If you’ve set your sights on visiting Italy this year, but want to avoid the standard tourist traps of Venice, Florence and Rome, here’s a list of five beautiful and often overlooked cities to visit. All are easily reachable, and have a lot to offer.
Just over two hours by train from Venice, Trieste is an incredible city with a very unique character. On the border with Slovenia, and historically an international city that was the Austro-Hungarian Empire’s main port, Trieste has been listed by Lonely Planet as not only one of the most overlooked Italian cities, but also one of the mostunder-rated destinations in the world! It was where James Joyce wrote much ofUlysses, and was home to both Italo Svevo and Umberto Saba. For much of the cold war it was on the border between East and West, and its convoluted history has led it to be described by the New York Times as ” like a modernist novel — complex, layered, ambiguous.”. And if all that doesn’t convince you that it’s worth a trip, it’s also the proud possessor of one of Italy’s most dramatic squares, Piazza Unità d’Italia, which is enclosed on one side by the sea.
sights to see: Piazza Unità d’Italia, Castle Miramare, Museo Revoltella
nearby: Venice, Ljubljana, Udine
Perugia, the capital of the Umbria region is a marvelously lively city,thanks to its university (which includes large amounts of visiting students from all around Europe and the US), and its famous summer jazz festival. The city is beautiful, set on a high hilltop sprawling into the valleys, and has a rich architectural and cultural history. It’s home to Perugina – Italy’s most famous chocolate maker, and close by is the famous lake Trasimene, site of the bloody battle of Trasimeno during the Second Punic War, when Hannibal created the largest ambush in military history! Nowadays you can drive out to various villages along the lakeside and eat fresh fish and amazing fried food.
nearby: Gubbio, Assisi, Arezzo
Rimini is certainly not overlooked, at least by Italians – its the #1 summer destination for many Italian families thanks to its miles of sandy beaches and welcoming culture. It is less well known, though, amongst English speaking tourists – in part because of its unfair portrayal as simply a beach resort. In truth the city is a vibrant hub set between the sea and the hills. Founded by the Romans in around 268 BC the city has a wonderful old town, and is also home – during the summer – to some of the biggest free festivals in Europe, in the form of the Notte Rosa and theMolo Street Parade. Add to that some of the best food in Italy, at prices that won’t make you wince, and you’ve a great destination.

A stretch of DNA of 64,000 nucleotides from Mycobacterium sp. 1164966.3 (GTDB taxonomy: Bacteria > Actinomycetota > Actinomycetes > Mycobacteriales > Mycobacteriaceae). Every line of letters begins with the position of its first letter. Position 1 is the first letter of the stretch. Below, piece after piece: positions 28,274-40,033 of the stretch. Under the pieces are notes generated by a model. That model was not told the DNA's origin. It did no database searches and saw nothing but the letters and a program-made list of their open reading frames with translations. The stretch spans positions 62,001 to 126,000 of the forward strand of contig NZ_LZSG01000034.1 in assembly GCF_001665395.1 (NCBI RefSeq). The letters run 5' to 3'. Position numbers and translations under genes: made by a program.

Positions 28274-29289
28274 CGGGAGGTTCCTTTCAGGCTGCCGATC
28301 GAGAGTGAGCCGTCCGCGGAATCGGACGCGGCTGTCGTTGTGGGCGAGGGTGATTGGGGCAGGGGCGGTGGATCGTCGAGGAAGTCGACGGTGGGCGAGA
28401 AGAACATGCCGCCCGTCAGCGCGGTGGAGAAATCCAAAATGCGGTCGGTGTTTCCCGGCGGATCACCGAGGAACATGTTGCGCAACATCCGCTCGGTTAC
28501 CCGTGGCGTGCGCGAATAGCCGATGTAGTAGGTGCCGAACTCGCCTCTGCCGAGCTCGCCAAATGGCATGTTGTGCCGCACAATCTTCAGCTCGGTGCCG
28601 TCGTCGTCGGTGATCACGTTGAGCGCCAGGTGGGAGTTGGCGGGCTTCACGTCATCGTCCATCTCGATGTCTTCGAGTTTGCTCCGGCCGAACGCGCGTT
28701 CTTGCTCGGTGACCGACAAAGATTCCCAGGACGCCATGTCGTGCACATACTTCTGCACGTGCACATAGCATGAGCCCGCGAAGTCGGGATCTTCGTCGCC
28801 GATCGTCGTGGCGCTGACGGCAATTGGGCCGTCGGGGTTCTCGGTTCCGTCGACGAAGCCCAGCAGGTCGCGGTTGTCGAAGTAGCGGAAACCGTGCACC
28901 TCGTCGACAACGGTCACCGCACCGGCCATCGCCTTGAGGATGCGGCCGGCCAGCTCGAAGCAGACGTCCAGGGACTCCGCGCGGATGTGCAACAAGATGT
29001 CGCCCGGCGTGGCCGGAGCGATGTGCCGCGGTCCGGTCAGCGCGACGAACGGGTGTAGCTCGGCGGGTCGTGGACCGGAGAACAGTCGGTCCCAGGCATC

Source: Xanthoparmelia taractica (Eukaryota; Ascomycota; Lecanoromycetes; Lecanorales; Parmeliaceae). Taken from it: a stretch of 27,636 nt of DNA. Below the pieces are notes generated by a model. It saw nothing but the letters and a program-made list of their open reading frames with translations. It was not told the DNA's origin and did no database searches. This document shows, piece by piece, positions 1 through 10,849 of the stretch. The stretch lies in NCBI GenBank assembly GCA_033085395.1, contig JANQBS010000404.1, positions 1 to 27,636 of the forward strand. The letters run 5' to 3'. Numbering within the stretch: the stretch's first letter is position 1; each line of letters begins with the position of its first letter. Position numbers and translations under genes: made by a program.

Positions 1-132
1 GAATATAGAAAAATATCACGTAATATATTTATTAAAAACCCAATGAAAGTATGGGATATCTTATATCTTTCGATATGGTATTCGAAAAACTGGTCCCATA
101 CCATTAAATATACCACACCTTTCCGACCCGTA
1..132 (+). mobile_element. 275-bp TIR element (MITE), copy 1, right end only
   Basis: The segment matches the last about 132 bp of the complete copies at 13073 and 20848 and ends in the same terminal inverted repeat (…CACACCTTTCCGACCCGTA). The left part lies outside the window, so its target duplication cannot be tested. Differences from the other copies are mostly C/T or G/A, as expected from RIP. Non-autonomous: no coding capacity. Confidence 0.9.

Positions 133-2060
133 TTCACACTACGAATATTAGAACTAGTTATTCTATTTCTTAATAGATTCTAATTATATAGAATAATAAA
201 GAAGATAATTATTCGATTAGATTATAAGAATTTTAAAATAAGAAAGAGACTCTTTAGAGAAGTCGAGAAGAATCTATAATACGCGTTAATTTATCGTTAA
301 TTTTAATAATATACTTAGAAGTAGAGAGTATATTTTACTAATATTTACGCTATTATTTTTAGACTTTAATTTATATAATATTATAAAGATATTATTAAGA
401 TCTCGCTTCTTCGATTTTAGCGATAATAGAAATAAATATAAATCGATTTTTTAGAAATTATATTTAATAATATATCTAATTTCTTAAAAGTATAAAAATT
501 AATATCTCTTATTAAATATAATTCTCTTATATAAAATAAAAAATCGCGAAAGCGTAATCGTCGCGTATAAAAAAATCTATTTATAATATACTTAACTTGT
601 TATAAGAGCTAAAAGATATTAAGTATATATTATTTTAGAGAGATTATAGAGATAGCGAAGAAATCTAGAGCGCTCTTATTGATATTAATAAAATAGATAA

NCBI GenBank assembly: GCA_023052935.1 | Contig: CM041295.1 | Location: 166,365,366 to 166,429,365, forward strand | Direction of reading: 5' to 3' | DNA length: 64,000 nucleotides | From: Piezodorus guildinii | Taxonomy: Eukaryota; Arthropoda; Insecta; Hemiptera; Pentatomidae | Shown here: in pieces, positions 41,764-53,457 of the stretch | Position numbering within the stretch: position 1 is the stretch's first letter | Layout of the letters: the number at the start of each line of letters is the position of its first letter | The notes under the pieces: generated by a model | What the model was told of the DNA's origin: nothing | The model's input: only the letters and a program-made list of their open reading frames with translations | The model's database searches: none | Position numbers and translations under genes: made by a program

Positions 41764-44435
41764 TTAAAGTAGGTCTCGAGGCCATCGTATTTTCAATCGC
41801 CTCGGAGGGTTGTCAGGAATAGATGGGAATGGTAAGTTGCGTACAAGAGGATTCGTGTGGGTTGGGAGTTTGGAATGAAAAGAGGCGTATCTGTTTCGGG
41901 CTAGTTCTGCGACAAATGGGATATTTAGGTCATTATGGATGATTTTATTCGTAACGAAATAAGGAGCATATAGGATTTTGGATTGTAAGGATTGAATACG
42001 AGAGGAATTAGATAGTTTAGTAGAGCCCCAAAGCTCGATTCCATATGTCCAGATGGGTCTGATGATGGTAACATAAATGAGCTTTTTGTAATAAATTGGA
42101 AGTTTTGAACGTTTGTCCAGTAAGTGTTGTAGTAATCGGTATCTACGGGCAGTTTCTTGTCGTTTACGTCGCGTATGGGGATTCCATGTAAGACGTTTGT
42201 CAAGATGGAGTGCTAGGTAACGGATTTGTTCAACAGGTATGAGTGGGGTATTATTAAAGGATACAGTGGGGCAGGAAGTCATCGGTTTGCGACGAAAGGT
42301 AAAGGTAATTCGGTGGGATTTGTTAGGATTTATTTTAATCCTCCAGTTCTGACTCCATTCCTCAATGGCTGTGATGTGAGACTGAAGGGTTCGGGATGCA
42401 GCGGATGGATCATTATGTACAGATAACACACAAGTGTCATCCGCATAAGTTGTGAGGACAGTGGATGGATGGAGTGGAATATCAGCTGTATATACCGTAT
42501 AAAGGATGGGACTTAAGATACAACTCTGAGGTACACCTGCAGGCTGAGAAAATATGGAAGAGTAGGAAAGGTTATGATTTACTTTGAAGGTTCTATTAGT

sights to see: Arco di Augusto, Tiberius Bridge, Piazza Cavour, Domus del Chirurgo
nearby: Bologna, Pesaro, Urbino,The Republic of San Marino
Sicily’s second city, and one of the main ports of the Mediterranean, Catania is one of my favourite cities in Italy. Set at the foot of the daunting volcano Mt. Etna, thecity centre is built in characteristic black lava stone. Catania has a long and varied history – originally founded as a Greek colony, it has been ruled by the Romans, The Vandals, the Ostrogoths, the Normans, The Arabs, and the Spanish – all leaving their own imprint on the city’s culture. It’s magical, mysterious, and has some of thebest food in Italy (and thus Europe!). It’s relatively small, but there’s plenty to explore, including the various small towns that dot Mt. Etna
sights to see: Piazza del Duomo, Mt. Etna, Cattedrale di Sant’Agata
nearby: Syracuse, Ragusa, Taormina
Kidding, right? Not at all. Sure, Milan is Italy’s financial and fashion capital, and one of the main entry points into the country, but many people – myself included – see the city’s high-rise skyline, congested traffic, and busy pace of life and immediately head for the train station (an amazing building to see in itself). The truth is that Milan hides many of its charms well – but this year, more than ever, with the huge Expo 2015 taking place, it’s a great time to search out the delights of this city. Obviously there’s the magnificent Duomo to see, and the city’s other ‘cathedral’ – the San Siro stadium. There are exhibitions, concerts, and events galore and the city has unbeatable nightlife.
sights to see: The Duomo , Da Vinci’s The Last Supper, The Navigli
nearby: Turin, Bergamo, Bologna
This article was first published on LinkedIn